Issue Date May 29, 2008 Audit Report Number 2008-NY-1007 TO: Kathleen Naymola, Director, Community Planning and Development, 2FD FROM: Edgar Moore, Regional Inspector General for Audit, 2AGA SUBJECT: The County of Essex, Verona, N.J, Did Not Always Administer Its Community Development Block Grant Program in Accordance with HUD Requirements HIGHLIGHTS What We Audited and Why We audited the County of Essex’s (County) Community Development Block Grant (CDBG) program, which was administered by its Division of Housing and Community Development. We selected the County for review because of the size of its program, a high U.S. Department of Housing and Urban Development (HUD) risk analysis score, and indicators of unreported program income, Our audit objectives were to determine whether the County (1) disbursed CDBG funds efficiently and effectively in accordance with its submission to HUD and applicable rules and regulations and (2) had a financial management system in place to adequately safeguard the funds. What We Found The County did not always follow applicable regulations and its submission to HUD while disbursing CDBG funds. Specifically, (1) CDBG funds were disbursed for ineligible and defaulted float loans, (2) the County and its subgrantees did not always comply with procurement requirements, (3) grant agreements did not contain the required provisions to ensure compliance with HUD requirements, and (4) substantial changes to program activities were not amended appropriately. Consequently, more than $1.2 million was disbursed for ineligible or defaulted float loans, $517,125 was spent without adequate procurement processes, inadequate agreements with its subgrantees could hinder the County’s efforts to monitor and enforce CDBG requirements, and neither HUD nor the citizens of Essex County were provided current and accurate information on the County’s CDBG program activities. In addition, there were control weaknesses in the County’s financial management system used to safeguard funds. Specifically, the County’s financial management system did not ensure that CDBG funds were disbursed in a timely manner and properly safeguarded. What We Recommend We recommend that the Director of HUD’s New Jersey Office of Community Planning and Development instruct the County to (1) reimburse to the CDBG program from nonfederal funds more than $1.2 million for ineligible and defaulted float loans; (2) provide supporting documentation for the two procurements totaling $517,125; (3) reimburse more than $2.6 million in excess checking account funds to the CDBG program if the County does not immediately disburse the funds; (4) remit $280,108 in bank interest; (5) reimburse to the CDBG program $179,091 for the unnecessary drawdowns of funds; and (6) establish procedures to ensure that CDBG funds will be disbursed in a timely manner and in accordance with program requirements. For each recommendation without a management decision, please respond and provide status reports in accordance with HUD Handbook 2000.06, REV-3. Please furnish us copies of any correspondence or directives issued because of the audit. Auditee’s Response We provided a draft report to County officials on April 15, 2008 and requested their responses by May 6, 2008. We discussed the results of our review during the audit and at an exit conference on May 6, 2008. County officials provided their written comments on May 6, 2008. They generally concurred with the draft report findings. The complete text of the auditee’s response, along with our evaluation of that response, can be found in appendix B of this report. 2 TABLE OF CONTENTS Background and Objectives 4 Results of Audit Finding 1: The County Did Not Always Comply with HUD Regulations While 5 Disbursing CDBG Funds Finding 2: There Were Control Weaknesses in the County’s Financial 10 Management System Scope and Methodology 15 Internal Controls 17 Appendixes A. Schedule of Questioned Costs and Funds to Be Put to Better Use 19 B. Auditee Comments and OIG’s Evaluation 20 3 BACKGROUND AND OBJECTIVES The Community Development Block Grant (CDBG) program was established by Title I of the Housing and Community Development Act of 1974 (Public Law 93-383). The program provides grants to state and local governments to aid in the development of viable urban communities. Governments are to use grant funds to provide decent housing and suitable living environments and to expand economic opportunities, principally for persons of low and moderate income. To be eligible for funding, every CDBG-funded activity must meet one of the program’s three national objectives. Specifically, every activity, except for program administration and planning, must • Benefit low-and moderate-income persons, • Aid in preventing or eliminating slums or blight, or • Address a need with a particular urgency because existing conditions pose a serious and immediate threat to the health or welfare of the community. The County of Essex (County) is a CDBG entitlement recipient that has administered approximately $7 million in CDBG funds annually during the past 10 years. Theses funds are available to support a variety of activities directed at improving the physical condition of neighborhoods by providing housing or public improvements/facilities, fostering economic development by providing technical and financial assistance to local businesses, creating employment, or improving services for low- and/or moderate-income households. The County is a diverse consortium of urban and suburban communities. Eighteen municipalities participate in the County’s CDBG program. Several nonprofit organizations also receive CDBG funds from the County to help carry out activities. The Division of Housing and Community Development (Division) is designated by the county executive to administer the County’s CDBG funds programmatically and financially, including overseeing and monitoring subgrantees as well as directly delivering CDBG-funded activities. In addition, the Office of Accounts and Control and the Treasury Office are responsible for handling financial transactions and the accounting records of the County’s CDBG program upon authorization from the Division. The files and records related to the County’s CDBG programs are maintained at 20 Crestmont Road, Verona, New Jersey, and 465 Dr. Martin Luther King, Jr., Boulevard, Newark, New Jersey. We audited the County’s CDBG program because of the size of its program, a high risk score based on the U.S. Department of Housing and Urban Development’s (HUD) 2006 annual risk assessment, and indicators of unreported program income. Our audit objectives were to determine whether the County (1) disbursed CDBG funds efficiently and effectively in accordance with its submission to HUD and with applicable rules and regulations and (2) had a financial management system in place to adequately safeguard the funds. 4 RESULTS OF AUDIT Finding 1: The County Did Not Always Comply with HUD Regulations While Disbursing CDBG Funds The County did not always comply with applicable regulations and its submission to HUD while disbursing CDBG funds. Specifically, (1) CDBG funds were disbursed for ineligible and defaulted float loans, (2) the County and its subgrantees did not always comply with procurement requirements, (3) grant agreements did not contain the required provisions to ensure compliance with HUD requirements, and (4) substantial changes to program activities were not amended appropriately. This noncompliance occurred because the County did not develop and implement adequate program and financial controls over its CDBG activities. As a result, more than $1.2 million was disbursed for ineligible or defaulted float loans, $517,125 was spent without adequate procurement processes, inadequate grant agreements with its subgrantees could hinder the County’s efforts to monitor and enforce CDBG requirements, and neither HUD nor the citizens of Essex County were provided current and accurate information on the County’s CDBG program activities. Ineligible and Defaulted Float Loans Regulations at 24 CFR (Code of Federal Regulations) 570.301(b) permit a grantee to use CDBG funds that are budgeted for activities that will not immediately use the funds to finance additional activities that would otherwise not receive CDBG assistance through the grantee’s regular budget process. Such funds are referred to as “float,” and the float- funded activities are expected to produce program income to repay the amount of the float funds used. Under this guideline, the County established the Community Development Float Loan Program to provide short-term zero- and low-interest loans for commercial revitalization, housing projects, and economic development. However, the County did not fully comply with the regulations. The County had disbursed $731,111 for five ineligible float loans to various County municipalities since 2002. Regulations at 24 CFR 570.301(b)(2) and (3) specify that float loans should be repaid from program income within 2.5 years, and the grantee must include in its action plan the float-assisted activities as well as the full amount of expected program income from these activities. However, the loan agreements indicated that the County improperly committed future CDBG grant funds that were not guaranteed by HUD or awarded to these municipalities as the source of repayments instead of mandating the municipalities to generate and use program income from these activities for repayment. In addition, the annual action plan submitted to HUD by the County did not properly provide information on the float-assisted activities and the associated program income. This deficiency occurred because the prior director of the Division of Housing and Community Development (Division) incorrectly interpreted the regulations, 5 and County staff carried out the float loan program under the wrong guidance. As a result, funds were expended for loans that did not meet requirements and, therefore, imposed an increased risk of loss to the HUD CDBG program. Further, two float loans provided to local businesses before 2002 had defaulted with unrecovered principal balances of $500,111. The County did not follow 24 CFR 570.301(b) (4) in committing to undertake a proper remedy when the float loans defaulted. Instead, it used its CDBG contingency funds, which were part of its budget for general administrative costs, to cover the funding shortfalls caused by the defaults. It also redistributed CDBG fund allocations from other projects to replenish those projects for which original funding was used to finance the float loans. In addition, the Division cancelled certain projects or reduced their funding without adequately involving citizens and notifying HUD about the amendments to these activities. As a result, HUD lost $500,111 for the two defaulted loans, and several other projects were negatively impacted because of funding shortages that resulted from the defaults. We attribute this deficiency to inadequate program controls over float loans. Inadequate Procurement Processes The County did not ensure that its subgrantees always followed the procurement policies and procedures of 24 CFR 85.36 and the relevant laws of the state of New Jersey. For example, The Township of Belleville, a subgrantee of the County, purchased a fire truck for $277,125. The Township of Maplewood, another subgrantee of the County, awarded a contract for $240,000 to a construction company for the Springfield Avenue Improvement project. However, both Townships failed to re-advertise the bid and improperly awarded the contract to the vendor that was the single bidder on the first occasion. Thus, it violated section 40A:11-5(3) of New Jersey Local Public Contracts Law, which requires that the local government advertise the bids on two occasions. These instances indicated that the County did not have adequate controls over procurements by its subgrantees. Accordingly, it did not ensure that quality goods and services were obtained at the most advantageous terms for CDBG activities. Inadequate Grant Agreements The grant agreements between the County and its CDBG subgrantees did not contain the provisions required by 24 CFR 570.503. Specifically, the agreements did not contain sections regarding the statement of work, records and reports, program income, uniform administrative requirements, other program requirements, suspension and termination, and reversion of assets. As a result, the County might be subject to an unnecessary risk as it could be difficult to monitor and enforce HUD requirements without properly executed 6 grant agreements. We attribute these conditions to the lack of controls to ensure compliance with program requirements. County officials informed us that they were taking immediate steps to redesign the grant agreements. Inadequate Program Amendment Policy The County did not adequately amend its CDBG program plan when activities were significantly changed. Regulations at 24 CFR 91.505 state that grantees shall request prior HUD approval for all program amendments involving new activities or alteration of existing activities that will significantly change the scope, location, or objectives of the approved activities or beneficiaries. In addition, 24 CFR 91.105 and 505 state that the grantee must identify in its citizen participation plan the criteria it will use for determining what constitutes a substantial amendment, and any substantial amendments must be subject to a citizen participation process. Contrary to the regulations, the County did not develop the proper citizen participation plan and, therefore, did not make any amendment public or notify HUD when it significantly changed its action plan and reprogrammed already allotted CDBG funds to fund different activities. For instance, • The County originally awarded $125,000 to its Office of Culture Diversity on December 4, 2003, for the Culture Disparity Study project. However, this activity was not included in the County’s action plan for program year 2003, and no amendments were submitted to HUD, nor were the citizens informed. In addition, the consolidated annual performance and evaluation report for program year 2005 showed that the total disbursement for this project was $300,000. Although the additional funding of $175,000 was approved by the County freeholders, no addendum was added to the original grant agreement. Thus, HUD and the citizens of the County were not aware of this change. • The County awarded and disbursed more than $1 million for the Countywide Road Surfacing project during 2005 and 2006. However, the activity was not included in the action plans, and no amendment was submitted to HUD or made public. In addition, the County only recorded $236,517 in HUD’s Integrated Disbursement and Information System. The remaining $830,000 was not set up in HUD’s system and was disbursed directly from the County’s general CDBG bank account without a proper budgeting and recording process. Due to the high balance in the County’s general CDBG account (see finding 2), the County was not aware of this issue until we identified it. • The County canceled or changed the funding amounts for several HUD-approved projects without adequately notifying HUD or the citizens. For example, the Township of Belleville canceled the purchase of an ambulance and used the $93,750 to procure a fire truck. 7 We attribute this deficiency to the County’s weak management controls over compliance with HUD regulations. As a result, the County could not ensure that it administered its CDBG activities as planned and determine whether activities were accurately reported to HUD. Further, the citizens of the County were not provided an opportunity to comment on substantial changes to the CDBG program. Conclusions The County did not always comply with applicable regulations and its submission to HUD while disbursing CDBG funds. Consequently, more than $1.2 million was disbursed for ineligible float loans, $517,125 in procurement-related disbursements was not adequately supported, inadequate grant agreements between the County and its subgrantees could hinder the County’s efforts to monitor and enforce CDBG requirements, and neither HUD nor the citizens of the County were provided current and accurate information on the County’s CDBG program. We attribute these deficiencies to the lack of adequate program and financial controls over CDBG activities. Recommendations We recommend that the Director of HUD’s New Jersey Office of Community Planning and Development instruct the County to 1A. Develop and implement adequate procedures pursuant to 24 CFR 570.301 before issuing new float loans. 1B. Reimburse the CDBG program from nonfederal funds the $1,231,222 related to ineligble float loan disbursements ($731,111 for ineligible commitments for five float loans and $500,111 in unrecovered principals related to the two defaulted float loans). 1C. Provide supporting documentation for the $517,125 related to the purchase of the Township of Belleville fire truck ($277,125) and the Maplewood Springfield Avenue Improvement project ($240,000) so that HUD can determine whether proper procurement procedures were followed. Any purchase that did not comply with procurement standards at 24 CFR Part 85.36 should be considered ineligible and must be reimbursed from non- federal funds to CDBG funds. 1D. Amend its grant agreements to include all applicable sections in accordance with 24 CFR 570.503 8 1E. Develop and implement procedures to properly amend program activities, including providing a citizen participation plan, and incorporate them in the County’s action plan in accordance with HUD regulations. 9 Finding 2: There Were Control Weaknesses in the County’s Financial Management System Weaknesses in the County’s financial management system caused it to not always comply with HUD requirements. Specifically, the County (1) inappropriately maintained a high cash balance and did not disburse funds in a timely manner, (2) did not properly record and report program income from its Home Improvement Program, (3) did not remit bank interest income to the U.S. Treasury, (4) made unnecessary drawdowns of CDBG funds, (5) made improper transfers between the HOME and CDBG programs, and (6) did not establish adequate communication among County offices when making financial transactions. As a result, approximately $3 million in CDBG funds was not used in a timely manner, $720,060 in program income was not properly recorded and reported to HUD, $280,108 in interest income was not remitted to the U.S. Treasury, $179,091 was unnecessarily drawn down from HUD, and CDBG funds may not have been properly safeguarded due to improper funds transfers between programs and miscommunication among the County offices. High Cash Balance and Untimely Disbursement of Funds The County inappropriately maintained an excessive cash balance with an average of $3 million in its general CDBG checking account for several years. Regulations at 24 CFR 85.20(b)(7) state that the grantee must make drawdowns as close as possible to the time of making disbursements. However, as of the end of program year 2006, the general CDBG checking account had a balance of more than $2.9 million. The County also maintained another general CDBG bank account with a different bank, and this account had a $140,572 ($140,351 principle plus $221 accumulated interest) cash balance that had not been used for any CDBG activities since July 2006. It appeared that one of the reasons for the high cash balance was that the County drew down funds several months before making payments to the vendors. For instance, $181,850 was drawn down on March 29, 2005, for the Lafayette Park Renovation project; however, the payments were not made to the vendor until December 2005. In addition, for the purchase of a fire truck at the Township of Belleville, $170,000 was drawn down on March 28, 2006, three weeks before the public bidding date, but was not paid out until June 30, 2006. These pre-drawdowns were made so that the County could meet its timeliness requirement since HUD conducts timeliness tests at the beginning of April. The County should have disbursed all drawdowns of CDBG funds and should not have maintained such high cash balances; therefore, these funds should either be used before any additional drawdowns from HUD or returned to the CDBG program. Accordingly, 10 approximately $3 million 1 or the current balance of the two CDBG bank accounts should be returned to the CDBG program if the County cannot make immediate disbursements for eligible CDBG activities. Further, the County did not comply with HUD’s timeliness requirements for the disbursing of funds. Regulations at 24 CFR 570.902 state that, before the funding of the next annual grant and absent contrary evidence satisfactory to HUD, HUD will consider an entitlement recipient to be failing to carry out its CDBG activities in a timely manner if 60 days before the end of the grantee’s program year, the sum of the balance of its line- of-credit (the amount of entitlement grant funds available to the recipient under grant agreements but undisbursed by the U.S. Treasury) and the program income on hand exceeds 1.5 times of the annual entitlement grant. If the County’s excess cash balance of approximately $3 million were added back to the balance of its CDBG line-of-credit, its available funds would exceed 1.5 times the amount of the annual grant. As a result, the County did not obligate and disburse its available program funds in a timely manner. Unreported Program Income The County did not adequately record or report the receipts and expenditures of program income as required by 24 CFR 570.504. Section 570.500(a)(1)(v) further states that payments of principal and interest on loans made using CDBG funds are considered to be program income. The County’s Home Improvement Program (HIP) provides loans to the residents for the repairs of their primary homes. The bank statements showed that the County received HIP loan repayment amounts of $349,266 and $370,795 during program years 2005 and 2006, respectively. However, the receipts and associated disbursements of the program income of these two years were not recorded in HUD’s Integrated Disbursement and Information System or accurately reported in the consolidated annual performance reports. The reports showed program income of $25,808 and $255,412 for program years 2005 and 2006. This noncompliance was due to the lack of communication among the program staff and inadequate management controls. As a result, there was no assurance that the County reported accurate CDBG financial information to HUD in accordance with HUD regulations. Further, HUD could not determine the amount of income that had been generated from the loan repayments or how this income had been used. Unremitted Bank Interest The County did not adequately remit bank interest earned from its CDBG interest-bearing accounts. Regulations at 24 CFR 570.500(a)(2) prescribe that the interest earned on grant advances must be remitted to HUD for transmittal to the U.S. Treasury. The total amount of bank interest earned from the County’s two general CDBG bank accounts during 1 The $3 million includes $260,952 in unremitted bank interests earned from the two CDBG bank accounts and $179,091 in unnecessary drawdowns. Since we make separate recommendations (see 2D and 2E) for these two issues, the total reimbursement amount would be $2,614,434 for recommendation 2B. 11 program years 2004 through 2006 was $260,952. In addition, the County earned $19,156 in interest from one of its repayable loan programs during these three program years. Therefore, the total amount of interest income of $280,108 ($260,952 + $19,156) should be remitted to HUD for transmittal to the U.S. Treasury. We attribute this deficiency to inadequate financial controls. Unnecessary Drawdowns Although the program income of $179,091 was used to pay the expenses of several projects according to 24 CFR 570.504(b)(2)(ii), the County unnecessarily drew down $179,091 from its entitlement grant for the same project expenses in program year 2005. This problem was due to the lack of communication among the program staff and inadequate management controls. Therefore, this duplicate amount drawn down from HUD is ineligible and should be repaid to its CDBG line-of-credit. Improper Fund Transfers between CDBG and HOME Programs The County improperly transferred funds between the CDBG and HOME programs. This conduct may violate regulations at 24 CFR 570.200, which require that an activity may be assisted with CDBG funds only if it meets one of the CDBG national objectives. The County explained that these fund transfers were to borrow funds from HOME to make payments for CDBG activities while CDBG funds were not available and vice versa and because top management of the County thought that federal funds could be transferred between federal programs. As a result, CDBG funds were not properly safeguarded. Inadequate Communications among the County Offices The County’s Division of Housing and Community Development (the Division) relied on the Office of Accounts and Controls for financial transactions including issuing payment checks to vendors and subgrantees, maintaining accounting records of the cash receipts and disbursements, managing bank accounts, etc. In addition, all of the cashed checks were maintained and reconciled with the bank statements by the Treasury Office. Therefore, any inadequate communication among these three offices could jeopardize CDBG funds. For example, without notifying to the Division, the Office of Accounts and Controls transferred $3.3 million from the general CDBG checking account at Wachovia Bank to the County’s trust account at PNC Bank in June 2006 when the County had a dispute with Wachovia Bank. Later, approximately $1.1 million was disbursed from the PNC account for CDBG activities, and $2.2 million was transferred to a new CDBG account at 12 Commerce Bank. In July 2006, when the dispute was resolved, the Office of Accounts and Controls transferred $2 million back to the CDBG account at Wachovia and left a balance of $140,351 at Commerce Bank. Although the County’s Treasury Office and the Office of Accounts and Control knew about these transactions, the Division was not informed of the transactions and was not fully aware of the new account at Commerce Bank until we noted the issue. Disbursed $1.1 mil County’s General trust account General CDBG CDBG $3.3 mil at PNC $2.2 mil account at account Bank Commerce Bank at Wachovia (remaining Bank Transfer back $2 mil balance of $140,351 as of July 2006) In addition, the County did not reconcile HUD’s Integrated Disbursement and Information System drawdowns with its accounting records of expenditures. The Division only reconciled its drawdowns with deposits into the general CDBG account at Wachovia Bank. The Office of Accounts and Control and the Treasury Office only reconciled their accounting records of CDBG expenses with the withdrawals from the bank account. However, there is no reconciliation of CDBG cash transactions among the Office of Accounts and Control, the Treasury Office, and the Division. As a result, accurate financial information may not have been reported to HUD, and excessive cash balances and unneeded drawdowns may have resulted as noted in this finding. Accordingly, the lack of communication among the County offices jeopardized the proper administration of the CDBG funds by the Division. Conclusions The County had control weaknesses in its financial management system that caused it to (1) inappropriately maintain a high cash balance and not disburse CDBG funds in a timely manner, (2) not accurately record and report the program income from its Home Improvement Program, (3) not remit bank interest income to the U.S. Treasury, (4) make unnecessary or unsupported drawdowns and disbursements, (5) make improper transfers of funds between the HOME and CDBG programs, and (6) not ensure adequate 13 communication between the County offices to properly safeguard cash. We attribute these deficiencies to the control weaknesses in its financial management system. Recommendations We recommend that the Director of HUD’s New Jersey Office of Community Planning and Development instruct the County to 2A. Develop and implement procedures to ensure that CDBG funds are drawn down as expenses are incurred and disbursed in a timely manner. 2B. Immediately disburse the excess checking account balance of $2,614,434 or the current balance on hand for eligible CDBG activities or return these funds to the County’s CDBG line-of-credit if the County cannot use the funds immediately in accordance to federal regulations. 2C. Develop and implement a control plan to ensure that $720,060 for program years 2005 and 2006 and any future program income will be properly recorded, reported, and disbursed in accordance with program regulations. 2D. Remit $280,108 in bank interest generated in program years 2004 to 2006 to the U.S. Treasury so that these funds can be put to better use. 2E. Reimburse the CDBG program $179,091 related to the unnecessary drawdowns for expenses already paid with program income. 2F. Develop and implement procedures to ensure that CDBG funds are safeguarded and that interfund transfers of CDBG funds are prohibited. 2G. Develop and implement procedures to ensure that all financial transactions of the CDBG program are properly authorized and communicated to the Division; and that all accounting records are properly reconciled between the county’s Office of Accounts and Control, Treasury Office, and the Division of Housing and Community Development. 14 SCOPE AND METHODOLOGY The audit focused on determining whether the County complied with HUD regulations, procedures, and instructions related to the administration of the CDBG program. To accomplish our objectives, we • Reviewed relevant federal and New Jersey state regulations. • Interviewed appropriate personnel of HUD’s Office of Community Planning and Development Newark field office and reviewed relevant grant files to obtain an understanding of CDBG program requirements and identify HUD’s concerns with the County’s operations. • Reviewed the County’s policies, procedures, and practices and interviewed key personnel to obtain an understanding of the County’s administration of the CDBG program. • Reviewed monitoring and independent accountant audit reports. • Reviewed and tested the County’s files and records of selected projects to test whether (a) costs were eligible and adequately supported as required by HUD regulations and (b) the County carried out these projects in accordance with HUD requirements and its submission to HUD. The County’s consolidated annual performance and evaluation report reflects that more than $8.37 million in CDBG funds was disbursed for 364 activities between June 1, 2005, and May 31, 2006 (program year 2005). We grouped these activities into five categories: administration, economic development, public services, the Home Improvement Program (HIP), and other public facilities and improvements (non-HIP). We selected the activities with the highest disbursement amounts from each category, resulting in a sample of 20 2 activities totaling approximately $3.39 million. We reviewed the disbursements and related supporting documents for the sampled activities to determine whether the expenditures were reasonable and complied with CDBG requirements and federal regulations. We also examined all of the 14 float loans that the County had issued during the past 10 years totaling more than $5.5 million. In addition, we evaluated whether program income was recorded during our audit period and tested the County’s internal controls over its administration of the CDBG program. The audit generally covered the period from June 1, 2005, through May 31, 2006, and was extended when necessary to accomplish our objectives. 2 One activity was for administrative costs of $180,000 incurred by the Economic Development Corporation (EDC), a subgrantee of the County. We will issue a separate report for the CDBG activities administered by EDC. 15 We performed our audit fieldwork from August 2007 through February 2008 at the County’s offices in Verona and Newark, New Jersey. We conducted our audit in accordance with generally accepted government auditing standards. 16 INTERNAL CONTROLS Internal control is an integral component of an organization’s management that provides reasonable assurance that the following objectives are being achieved: • Effectiveness and efficiency of operations, • Reliability of financial reporting, and • Compliance with applicable laws and regulations. Internal controls relate to management’s plans, methods, and procedures used to meet its mission, goals, and objectives. Internal controls include the processes and procedures for planning, organizing, directing, and controlling program operations. They include the systems for measuring, reporting, and monitoring program performance. Relevant Internal Controls We determined the following internal controls were relevant to our audit objectives: • Program operations – Policies and procedures that management has implemented to reasonably ensure that a program meets its objectives. • Compliance with laws and regulations – Policies and procedures that management has implemented to reasonably ensure that resource use is consistent with laws and regulations. • Safeguarding resources – Policies and procedures that management has implemented to reasonably ensure that resources are safeguarded against waste, loss, and misuse. • Validity and reliability of data – Policies and procedures that management has implemented to reasonably ensure that valid and reliable data are obtained, maintained, and fairly disclosed in reports. We assessed the relevant controls identified above. A significant weakness exists if management controls do not provide reasonable assurance that the process for planning, organizing, directing, and controlling program operations will meet the organization’s objectives. 17 Significant Weaknesses Based on our review, we believe the following items are significant weaknesses: • The County did not have adequate controls over compliance with laws and regulations, as it did not always comply with HUD regulations while disbursing CDBG funds and reporting its financial data to HUD (see findings 1 and 2). • The County did not adequately safeguard resources when it (1) inappropriately maintained a high cash balance and did not disburse funds in a timely manner, (2) did not properly record and report program income from its Home Improvement Program, (3) did not remit bank interest income to the U.S. Treasury, (4) made unnecessary drawdowns of CDBG funds, (5) made improper transfers between the HOME and CDBG programs, and (6) did not establish adequate communication among County offices when making financial transactions (see finding 2). 18 APPENDIXES Appendix A SCHEDULE OF QUESTIONED COSTS AND FUNDS TO BE PUT TO BETTER USE Recommendation Funds to be put number Ineligible 1/ Unsupported 2/ to better use 3/ 1B $1,231,222 1C $517,125 2B $2,614,434 2C $720,060 2D $280,108 2E $179,091 Total $1,410,313 $517,125 $3,614,602 1/ Ineligible costs are costs charged to a HUD-financed or HUD-insured program or activity that the auditor believes are not allowable by law; contract; or federal, state, or local polices or regulations. 2/ Unsupported costs are those costs charged to a HUD-financed or HUD-insured program or activity when we cannot determine eligibility at the time of audit. Unsupported costs require a decision by HUD program officials. This decision, in addition to obtaining supporting documentation, might involve a legal interpretation or clarification of departmental policies and procedures. 3/ Recommendations that funds be put to better use are estimates of amounts that could be used more efficiently if an Office of Inspector General (OIG) recommendation is implemented. This includes reductions in outlays, deobligation of funds, withdrawal of interest subsidy costs not incurred by implementing recommended improvements, avoidance of unnecessary expenditures, and any other savings which are specifically identified. In this instance, if the County disburses the excess checking account balance of more than $2.6 million immediately or repays these funds to HUD; develops a plan to ensure that $720,060 and any future CDBG program income is properly recorded, reported, and disbursed; and remits $280,108 of bank interest income; HUD can be assured that these funds (more than $3.6 million) will be put to better use, as it will eliminate unnecessary drawdowns of funds, result in the recapture of interest income, help ensure that funds are used in a timely manner for eligible activities and enable HUD to determine when funds have not been disbursed timely so that appropriate corrective action can be taken. 19 Appendix B AUDITEE COMMENTS AND OIG’S EVALUATION Ref to OIG Evaluation Auditee Comments 20 Comment 1 21 Comment 2 Comment 3 22 Comment 4 Comment 5 23 Comment 5 Comment 5 Comment 5 Comment 5 24 Comment 5 Comment 5 Comment 5 Comment 1 Comment 1 Comment 3 Comment 4 Comment 5 25 Comment 5 Comment 5 Comment 5 Comment 5 Comment 5 Comment 5 Comment 5 26 OIG Evaluation of Auditee Comments Comment 1 The County concurred with our finding that the five float loans used future CDBG allocations for repayment. However, the County insisted that no repayment was necessary because the projects funded by the five loans were CDBG eligible activities and already paid off with CDBG dollars. We disagree with the County because the float-financed projects did not generate program income as required by HUD regulations. In addition, the County failed to enforce the requirement that the loan recipients had to generate program income and use it rather than CDBG funds for loan repayments. Comment 2 The County concurred with our finding that three float loans made to local businesses were in default with unrecovered principal balances. County officials stated that the prior administration instituted these loans and utilized all legal methods available to recapture the funds; however, the borrowers filed for bankruptcy and one property went into foreclosure sale. As such, only minimal amounts of the loan balances were recovered. Nevertheless for the third loan, officials stated that the borrower who was to build six two family homes, built several units and made repayments. Thus, officials requested that the project be completed and the funds be credited to the amounts due HUD. We acknowledged the County’s efforts and their claim that these loans were approved under a prior administration; however, the County is still obligated to comply with HUD regulations, and should have had a remedy for repayment of the loans in case of default. Further, since the third defaulted float loan is now active and has begun making repayments we have adjusted the finding and reduced the total amount of the unrecovered principal balance to $500,111. Comment 3 The County stated that the two procurement cases were required to follow the provisions of the New Jersey Public Bidding Law instead of the competitive contracting provisions of “Local Public Contracts Law” cited by the auditors. As such, we have revised the finding based on the auditee’s comments and the additional supporting documents provided to us by County officials at the exit conference. However, we disagree with the County officials that its sub-grantees followed New Jersey Public Bidding Laws since contracts were awarded to vendors without advertising a second time when only one bid was received on the first occasion. Furthermore, 24 CFR 85.36 (d) (2) states that in order for sealed bids to be feasible two or more responsible bidders must be willing and able to compete effectively for the business. Comment 4 The County does not agree with the finding, but concurred that grantees did not sign their Scope of Services and that the proposal representing sections of the contract were not attached to the agreement. As such, the County will seek technical assistance from HUD and will incorporate additional language into its contract documents. Comment 5 The County’s actions are responsive to the finding. 27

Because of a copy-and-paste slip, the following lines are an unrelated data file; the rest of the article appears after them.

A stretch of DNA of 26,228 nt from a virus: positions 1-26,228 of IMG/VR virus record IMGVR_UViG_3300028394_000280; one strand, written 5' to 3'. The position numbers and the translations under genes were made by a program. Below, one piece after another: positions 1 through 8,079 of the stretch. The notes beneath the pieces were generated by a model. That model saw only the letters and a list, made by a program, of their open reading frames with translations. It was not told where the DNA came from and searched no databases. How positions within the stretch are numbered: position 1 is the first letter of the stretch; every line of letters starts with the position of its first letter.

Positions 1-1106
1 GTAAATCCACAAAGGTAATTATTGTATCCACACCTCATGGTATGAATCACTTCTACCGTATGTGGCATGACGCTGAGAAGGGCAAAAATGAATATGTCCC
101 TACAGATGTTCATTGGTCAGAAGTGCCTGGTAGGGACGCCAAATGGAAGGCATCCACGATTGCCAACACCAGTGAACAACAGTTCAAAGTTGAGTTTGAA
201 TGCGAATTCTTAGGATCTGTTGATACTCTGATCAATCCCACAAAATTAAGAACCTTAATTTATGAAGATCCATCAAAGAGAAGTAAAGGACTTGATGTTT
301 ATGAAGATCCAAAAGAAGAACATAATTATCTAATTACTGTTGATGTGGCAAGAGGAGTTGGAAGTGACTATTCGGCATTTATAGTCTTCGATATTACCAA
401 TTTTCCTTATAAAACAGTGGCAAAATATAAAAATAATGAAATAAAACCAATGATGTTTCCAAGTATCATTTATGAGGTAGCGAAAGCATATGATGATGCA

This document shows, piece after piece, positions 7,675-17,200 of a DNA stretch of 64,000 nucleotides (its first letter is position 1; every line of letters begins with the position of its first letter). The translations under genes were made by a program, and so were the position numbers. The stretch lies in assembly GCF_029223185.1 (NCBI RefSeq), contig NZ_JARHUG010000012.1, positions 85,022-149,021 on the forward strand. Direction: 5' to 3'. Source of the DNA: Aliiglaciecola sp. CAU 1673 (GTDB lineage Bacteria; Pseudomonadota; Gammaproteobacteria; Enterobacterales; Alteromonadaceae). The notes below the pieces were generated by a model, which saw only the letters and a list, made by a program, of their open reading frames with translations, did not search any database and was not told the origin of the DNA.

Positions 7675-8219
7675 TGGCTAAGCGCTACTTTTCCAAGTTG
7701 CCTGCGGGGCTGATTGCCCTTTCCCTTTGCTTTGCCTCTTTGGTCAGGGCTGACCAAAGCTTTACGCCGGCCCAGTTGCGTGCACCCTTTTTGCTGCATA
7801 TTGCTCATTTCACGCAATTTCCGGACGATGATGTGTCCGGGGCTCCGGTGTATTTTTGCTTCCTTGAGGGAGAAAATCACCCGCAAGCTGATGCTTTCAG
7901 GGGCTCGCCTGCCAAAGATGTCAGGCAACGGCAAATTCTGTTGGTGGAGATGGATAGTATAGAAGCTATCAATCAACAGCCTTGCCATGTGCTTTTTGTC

The County of Essex, Verona, New Jersey, Did Not Always Administer Its Community Block Grant Program in Accordance With HUD Requirements
Published by the Department of Housing and Urban Development, Office of Inspector General on 2008-05-29.
Below is a raw (and likely hideous) rendition of the original report. (PDF)